Drug interactions between acetaminophen and acetaminophen / propoxyphene
Interactions between your drugs
There were no interactions found in our database between acetaminophen and acetaminophen / propoxyphene - however, this does not necessarily mean no interactions exist. Always consult with your doctor or pharmacist.
- Acetaminophen is in the drug class miscellaneous analgesics.
- Acetaminophen is used to treat the following conditions:
acetaminophen / propoxyphene
A total of 1113 drugs are known to interact with acetaminophen / propoxyphene.
- Acetaminophen / propoxyphene is a member of the drug class narcotic analgesic combinations.
- Acetaminophen / propoxyphene is used to treat Pain.
Drug and food interactions
Applies to: acetaminophen / propoxyphene
Do not use alcohol or medications that contain alcohol while you are receiving treatment with propoxyphene. This may increase nervous system side effects such as drowsiness, dizziness, lightheadedness, difficulty concentrating, and impairment in thinking and judgment. In severe cases, low blood pressure, respiratory distress, fainting, coma, or even death may occur. Do not use more than the recommended dose of propoxyphene, and avoid activities requiring mental alertness such as driving or operating hazardous machinery until you know how the medication affects you. It is important to tell your doctor about all other medications you use, including vitamins and herbs. Do not stop using any medication without first talking to your doctor.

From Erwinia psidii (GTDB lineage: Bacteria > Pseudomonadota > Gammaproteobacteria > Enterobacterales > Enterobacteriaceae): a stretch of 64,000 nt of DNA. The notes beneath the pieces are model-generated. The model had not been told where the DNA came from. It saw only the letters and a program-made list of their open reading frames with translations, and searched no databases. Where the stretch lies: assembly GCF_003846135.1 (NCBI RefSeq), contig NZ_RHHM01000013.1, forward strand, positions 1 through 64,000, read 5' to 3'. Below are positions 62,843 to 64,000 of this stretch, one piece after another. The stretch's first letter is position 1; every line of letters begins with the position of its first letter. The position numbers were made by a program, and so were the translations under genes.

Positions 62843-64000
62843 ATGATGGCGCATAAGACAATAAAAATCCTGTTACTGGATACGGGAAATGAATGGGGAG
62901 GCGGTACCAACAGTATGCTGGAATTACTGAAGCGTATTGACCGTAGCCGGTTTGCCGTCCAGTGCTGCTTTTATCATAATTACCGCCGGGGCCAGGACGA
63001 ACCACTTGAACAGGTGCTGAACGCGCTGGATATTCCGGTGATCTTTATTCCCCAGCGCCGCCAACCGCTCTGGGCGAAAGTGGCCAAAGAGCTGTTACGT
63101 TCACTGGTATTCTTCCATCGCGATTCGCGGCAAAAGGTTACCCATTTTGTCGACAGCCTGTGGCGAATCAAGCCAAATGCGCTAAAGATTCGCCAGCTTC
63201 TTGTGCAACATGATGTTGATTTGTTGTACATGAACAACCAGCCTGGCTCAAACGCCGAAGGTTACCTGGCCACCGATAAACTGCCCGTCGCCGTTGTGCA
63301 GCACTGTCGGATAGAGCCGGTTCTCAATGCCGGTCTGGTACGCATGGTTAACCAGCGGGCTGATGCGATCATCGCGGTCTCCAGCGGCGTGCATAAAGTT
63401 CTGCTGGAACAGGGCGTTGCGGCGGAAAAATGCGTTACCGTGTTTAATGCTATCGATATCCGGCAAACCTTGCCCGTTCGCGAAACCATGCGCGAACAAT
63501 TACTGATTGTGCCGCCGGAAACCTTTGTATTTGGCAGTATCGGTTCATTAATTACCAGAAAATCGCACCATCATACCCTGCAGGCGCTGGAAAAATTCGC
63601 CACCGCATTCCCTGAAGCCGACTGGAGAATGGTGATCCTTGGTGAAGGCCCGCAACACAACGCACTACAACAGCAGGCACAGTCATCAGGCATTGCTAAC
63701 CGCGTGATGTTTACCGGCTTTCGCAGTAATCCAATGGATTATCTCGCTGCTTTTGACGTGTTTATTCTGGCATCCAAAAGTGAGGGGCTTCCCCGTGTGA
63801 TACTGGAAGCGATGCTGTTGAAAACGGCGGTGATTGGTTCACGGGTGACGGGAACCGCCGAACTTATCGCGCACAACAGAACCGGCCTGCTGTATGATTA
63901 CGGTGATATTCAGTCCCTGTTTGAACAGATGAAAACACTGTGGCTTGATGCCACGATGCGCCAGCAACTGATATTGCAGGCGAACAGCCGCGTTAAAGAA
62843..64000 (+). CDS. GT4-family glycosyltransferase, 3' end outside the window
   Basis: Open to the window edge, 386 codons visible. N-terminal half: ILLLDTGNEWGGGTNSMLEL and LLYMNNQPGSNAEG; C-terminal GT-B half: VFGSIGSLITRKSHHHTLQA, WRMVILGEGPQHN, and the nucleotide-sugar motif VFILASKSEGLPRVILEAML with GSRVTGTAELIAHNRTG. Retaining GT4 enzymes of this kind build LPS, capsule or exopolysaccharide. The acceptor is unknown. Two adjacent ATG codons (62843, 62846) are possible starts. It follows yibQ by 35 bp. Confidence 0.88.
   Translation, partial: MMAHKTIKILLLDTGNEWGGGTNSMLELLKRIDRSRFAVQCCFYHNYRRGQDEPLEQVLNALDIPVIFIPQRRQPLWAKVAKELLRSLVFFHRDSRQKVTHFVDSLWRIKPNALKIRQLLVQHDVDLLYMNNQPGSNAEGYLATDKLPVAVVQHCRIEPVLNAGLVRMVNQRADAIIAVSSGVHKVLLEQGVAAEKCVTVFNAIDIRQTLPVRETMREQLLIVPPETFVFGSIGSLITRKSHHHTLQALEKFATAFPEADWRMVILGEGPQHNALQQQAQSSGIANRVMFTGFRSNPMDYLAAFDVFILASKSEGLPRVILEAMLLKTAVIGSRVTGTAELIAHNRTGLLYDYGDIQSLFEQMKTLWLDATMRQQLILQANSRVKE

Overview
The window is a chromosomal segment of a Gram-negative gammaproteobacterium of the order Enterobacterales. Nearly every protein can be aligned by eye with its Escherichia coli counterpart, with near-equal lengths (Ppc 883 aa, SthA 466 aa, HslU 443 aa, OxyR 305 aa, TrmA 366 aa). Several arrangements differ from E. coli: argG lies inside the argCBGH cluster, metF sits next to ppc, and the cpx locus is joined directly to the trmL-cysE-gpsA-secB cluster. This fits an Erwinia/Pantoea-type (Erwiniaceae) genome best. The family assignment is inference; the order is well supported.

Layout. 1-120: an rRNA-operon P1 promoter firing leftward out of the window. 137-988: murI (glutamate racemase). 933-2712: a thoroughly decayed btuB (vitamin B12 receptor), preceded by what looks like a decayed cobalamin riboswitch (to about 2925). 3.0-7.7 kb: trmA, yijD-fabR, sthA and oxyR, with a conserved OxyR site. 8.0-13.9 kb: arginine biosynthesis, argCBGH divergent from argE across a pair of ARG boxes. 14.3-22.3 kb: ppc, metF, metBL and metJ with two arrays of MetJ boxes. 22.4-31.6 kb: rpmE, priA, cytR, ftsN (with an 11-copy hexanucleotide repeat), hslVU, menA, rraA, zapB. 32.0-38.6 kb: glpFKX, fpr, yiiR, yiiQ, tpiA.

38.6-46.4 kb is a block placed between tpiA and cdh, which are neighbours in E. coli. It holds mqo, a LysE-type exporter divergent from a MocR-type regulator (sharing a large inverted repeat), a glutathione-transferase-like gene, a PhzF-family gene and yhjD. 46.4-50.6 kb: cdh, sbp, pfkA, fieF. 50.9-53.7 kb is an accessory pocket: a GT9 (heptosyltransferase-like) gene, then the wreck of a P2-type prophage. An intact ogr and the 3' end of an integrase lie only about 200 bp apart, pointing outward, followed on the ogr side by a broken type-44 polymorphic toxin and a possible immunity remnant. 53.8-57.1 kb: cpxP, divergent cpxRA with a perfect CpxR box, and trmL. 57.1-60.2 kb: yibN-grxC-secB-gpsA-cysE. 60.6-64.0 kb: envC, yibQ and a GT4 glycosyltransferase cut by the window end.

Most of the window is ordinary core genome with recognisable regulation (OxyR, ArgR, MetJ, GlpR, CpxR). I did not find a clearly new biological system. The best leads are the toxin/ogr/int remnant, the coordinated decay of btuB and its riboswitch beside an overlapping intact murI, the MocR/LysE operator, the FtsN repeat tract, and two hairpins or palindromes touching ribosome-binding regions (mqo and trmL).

Therapeutic duplication warnings
Therapeutic duplication is the use of more than one medicine from the same drug category or therapeutic class to treat the same condition. This can be intentional in cases where drugs with similar actions are used together for demonstrated therapeutic benefit. It can also be unintentional in cases where a patient has been treated by more than one doctor, or had prescriptions filled at more than one pharmacy, and can have potentially adverse consequences.
The recommended maximum number of medicines in the 'acetaminophen' category to be taken concurrently is usually one. Your list includes two medicines belonging to the 'acetaminophen' category:
Note: The benefits of taking this combination of medicines may outweigh any risks associated with therapeutic duplication. This information does not take the place of talking to your doctor. Always check with your healthcare provider to determine if any adjustments to your medications are needed.
Drug Interaction Classification
|Highly clinically significant. Avoid combinations; the risk of the interaction outweighs the benefit.|
|Moderately clinically significant. Usually avoid combinations; use it only under special circumstances.|
|Minimally clinically significant. Minimize risk; assess risk and consider an alternative drug, take steps to circumvent the interaction risk and/or institute a monitoring plan.|
|No information available.|
Do not stop taking any medications without consulting your healthcare provider.